Seventeen years after establishing a successful School of Medicine, St. George’s University further evolved as an international center for excellence with the launch of the School of Graduate Studies (SGS). Spearheaded by SGU’s second Vice Chancellor, Dr. Keith B. Taylor, it was his vision for international expansion which led not only to forming SGS but to creating the Office of Research, the Panel on Research and Scholarly Activity and most noteworthy the founding of the Windward Islands Research and Education Foundation (WINDREF)in 1994.
This year, the school celebrated 25 years of excellence, having graduated more than 1,300 students.
“Dr. Taylor recognized that if a tertiary education institution wanted to enhance its excellence in medical education, this could be done through expanding its academic offerings,” said Dr. Calum Macpherson, dean of the School of Graduate Studies and director of research at SGU. “Today, SGS aims to achieve and sustain excellence in every area of its graduate programs, evolving its reputation as a world-class school, and enriching international, national, and regional communities through the outcomes of its programs and the skills of its graduates.”
At present, the SGS has 34 different graduate degree programs, including a Doctor of Philosophy, Master of Business Administration, Master of Arts, and Master of Education programs. In addition, students can earn dual degrees such as the DVM/MSc, DVM/MBA, MD/MSc, and MD/MPH, which has more than 1,000 graduates and is currently celebrating its 20th anniversary.
Established in 1999, SGU’s Master of Public Health program has been fully accredited by the Council on Education for Public Health (CEPH) since July 2010, having recently earned CEPH re-accreditation of the MPH program through 2022. According to Dr. Christine Richards, chair of public health and preventive medicine, that makes it the only accredited program in the region and only one of five such programs accredited by the CEPH outside of the United States.
With approximately 25 percent of graduates hailing from Grenada, the School of Graduate Studies has had a significant impact on Grenada and research in the Caribbean as a whole—especially on the quality of jobs and the level of Grenadians entering senior posts in the country and within the region. Many SGU grads have gone on to hold high-profile positions in the Organization of Eastern Caribbean States (OECS), occupy top placements in Grenadian financial and health institutions, and assume the role of Grenada’s Chief Medical Officer, including Drs. Carlene Radix and George Mitchell.
In terms of research, substantial work has been completed in collaboration with the Ministries of Health, Education, and Agriculture through WINDREF, also commemorating its 25th year. The foundation is a non-profit charitable trust which attracts considerable contributions of grants and donations from international organizations and private donors. WINDREF has hosted several dinners at the House of Lords in the UK with notable speakers, such as Lord Sebastian Coe, chairman of the London Olympic Games Organizing Committee. It has also held a number of fundraisers, including one in 2000 at the United Nations in New York, which raised US $400,000, of which $200,000 was donated to renovating Grenada’s General Hospital.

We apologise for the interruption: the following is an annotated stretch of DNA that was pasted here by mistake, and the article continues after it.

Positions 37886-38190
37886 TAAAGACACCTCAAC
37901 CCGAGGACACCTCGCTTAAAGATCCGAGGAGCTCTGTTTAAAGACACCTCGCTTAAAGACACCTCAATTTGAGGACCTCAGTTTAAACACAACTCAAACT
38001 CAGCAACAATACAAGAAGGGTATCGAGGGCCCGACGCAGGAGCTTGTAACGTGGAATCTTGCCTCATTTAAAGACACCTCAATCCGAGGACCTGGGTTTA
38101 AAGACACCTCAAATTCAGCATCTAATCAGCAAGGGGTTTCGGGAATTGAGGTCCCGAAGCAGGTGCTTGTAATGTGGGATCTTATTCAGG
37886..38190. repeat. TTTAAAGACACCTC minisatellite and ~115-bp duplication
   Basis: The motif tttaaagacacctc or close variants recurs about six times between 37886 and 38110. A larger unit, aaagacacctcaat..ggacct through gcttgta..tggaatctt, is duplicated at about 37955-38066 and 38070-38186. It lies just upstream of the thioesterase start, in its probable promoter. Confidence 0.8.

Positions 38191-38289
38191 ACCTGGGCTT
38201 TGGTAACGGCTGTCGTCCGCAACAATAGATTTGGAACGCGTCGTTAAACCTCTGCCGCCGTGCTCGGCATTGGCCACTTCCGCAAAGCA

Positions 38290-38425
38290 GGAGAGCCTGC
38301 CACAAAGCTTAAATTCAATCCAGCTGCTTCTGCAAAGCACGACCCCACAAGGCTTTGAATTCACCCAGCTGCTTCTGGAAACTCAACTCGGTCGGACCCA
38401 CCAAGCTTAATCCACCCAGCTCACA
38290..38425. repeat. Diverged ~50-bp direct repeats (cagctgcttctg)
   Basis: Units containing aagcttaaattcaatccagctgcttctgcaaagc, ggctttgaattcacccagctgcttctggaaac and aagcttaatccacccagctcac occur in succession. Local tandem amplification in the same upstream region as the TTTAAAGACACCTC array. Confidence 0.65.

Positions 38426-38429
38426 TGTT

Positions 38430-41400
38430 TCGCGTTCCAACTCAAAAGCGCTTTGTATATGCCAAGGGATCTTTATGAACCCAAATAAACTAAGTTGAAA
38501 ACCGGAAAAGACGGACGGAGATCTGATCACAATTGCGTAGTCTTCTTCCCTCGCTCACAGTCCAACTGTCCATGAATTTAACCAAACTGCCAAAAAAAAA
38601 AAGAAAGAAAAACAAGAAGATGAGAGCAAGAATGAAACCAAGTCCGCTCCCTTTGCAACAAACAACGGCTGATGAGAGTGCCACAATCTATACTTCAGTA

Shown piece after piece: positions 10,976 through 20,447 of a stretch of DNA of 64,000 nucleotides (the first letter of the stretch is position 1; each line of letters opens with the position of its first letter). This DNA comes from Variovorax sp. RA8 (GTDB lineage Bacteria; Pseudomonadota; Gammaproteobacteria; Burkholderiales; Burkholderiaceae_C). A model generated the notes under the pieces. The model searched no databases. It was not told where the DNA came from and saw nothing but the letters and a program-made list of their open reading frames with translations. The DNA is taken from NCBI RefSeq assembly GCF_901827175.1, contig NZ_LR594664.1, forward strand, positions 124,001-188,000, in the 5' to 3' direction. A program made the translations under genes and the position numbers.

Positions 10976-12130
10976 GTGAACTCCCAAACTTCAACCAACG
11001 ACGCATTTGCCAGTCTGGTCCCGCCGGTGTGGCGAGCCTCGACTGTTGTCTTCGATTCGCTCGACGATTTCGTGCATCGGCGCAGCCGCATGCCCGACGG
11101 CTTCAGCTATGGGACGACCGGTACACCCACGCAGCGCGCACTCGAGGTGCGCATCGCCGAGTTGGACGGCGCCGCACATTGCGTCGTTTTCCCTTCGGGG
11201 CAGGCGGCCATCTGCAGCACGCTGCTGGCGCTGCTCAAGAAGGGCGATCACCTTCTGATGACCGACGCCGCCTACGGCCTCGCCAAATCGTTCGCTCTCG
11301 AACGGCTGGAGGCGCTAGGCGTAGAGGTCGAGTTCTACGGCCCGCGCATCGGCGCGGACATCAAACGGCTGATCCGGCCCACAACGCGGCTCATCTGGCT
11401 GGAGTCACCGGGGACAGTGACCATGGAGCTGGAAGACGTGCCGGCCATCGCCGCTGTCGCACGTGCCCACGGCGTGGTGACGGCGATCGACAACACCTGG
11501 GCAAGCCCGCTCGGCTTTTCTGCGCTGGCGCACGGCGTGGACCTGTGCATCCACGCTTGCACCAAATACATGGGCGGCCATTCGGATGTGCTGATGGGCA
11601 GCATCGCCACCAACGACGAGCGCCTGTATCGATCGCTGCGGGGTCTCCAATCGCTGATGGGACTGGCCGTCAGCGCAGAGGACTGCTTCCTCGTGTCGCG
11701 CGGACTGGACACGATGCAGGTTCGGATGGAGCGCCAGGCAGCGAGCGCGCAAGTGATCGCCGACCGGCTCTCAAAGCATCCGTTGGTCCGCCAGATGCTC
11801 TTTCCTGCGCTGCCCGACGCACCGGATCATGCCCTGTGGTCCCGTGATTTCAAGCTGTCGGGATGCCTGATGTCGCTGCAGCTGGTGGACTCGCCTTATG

“WINDREF brings in approximately US $1.2 million a year in research funds,” said Dr. Trevor Noël, deputy director, WINDREF. “It is also one of the largest employers of our MPH graduates, providing not only employment but exciting research opportunities for Grenadians so they don’t have to move abroad to become research scientists. They now have the opportunity to work on well-funded research projects right here in Grenada.”
The foundation’s largest research projects have included partnerships with SGU’s Department of Public Health and Preventive Medicine (DPHPM) and the Ministry of Health covering both noncommunicable and infectious disease research through the lens of their public health and epidemiological importance in a small island developing state. Appropriate, applied research has been the foundation’s focus with practical solutions such as instituting the Touch Toe Test—a simple examination to help diabetes sufferers detect loss of sensitivity in their feet. Along with a PSA, the program potentially reached thousands of Grenadians in hopes of resulting in a reduction of diabetic foot amputations.
Similarly, with the introduction of the Chikungunya virus (CHIKV) epidemic in 2014, WINDREF also collaborated with Drs. Clare Heath and Desiree LaBeaud of Stanford University to study the epidemiology and long-term effects on those infected with the virus. At present, the foundation has partnered with renowned Dengue expert, Dr. Timothy Endy from SUNY Upstate Medical University on an incidence study of infection within the SGU student population, as well as the immunology of the primary infection and the feasibility to support dengue vaccine development.
With much of the School of Graduate Studies’ research conducted on its True Blue Campus, SGU also houses the first WHO Collaborating Centre on Environmental and Occupational Health in the Caribbean, the Global Water Partnership (GWP)’s Caribbean network, and one of six regional collaborating centers of the UN Framework Convention on Climate Change in the world.
“One of the largest research focuses in the future will be the effects of climate change,” added Dr. Macpherson. “In addition to the environment, it’s going to have an impact on both human and animal health. We hope to be at the cutting edge of research into this global problem. Our capacity to develop research protocols and partnerships will certainly be of importance regionally but will also have relevance globally.”
– Ray-Donna Peters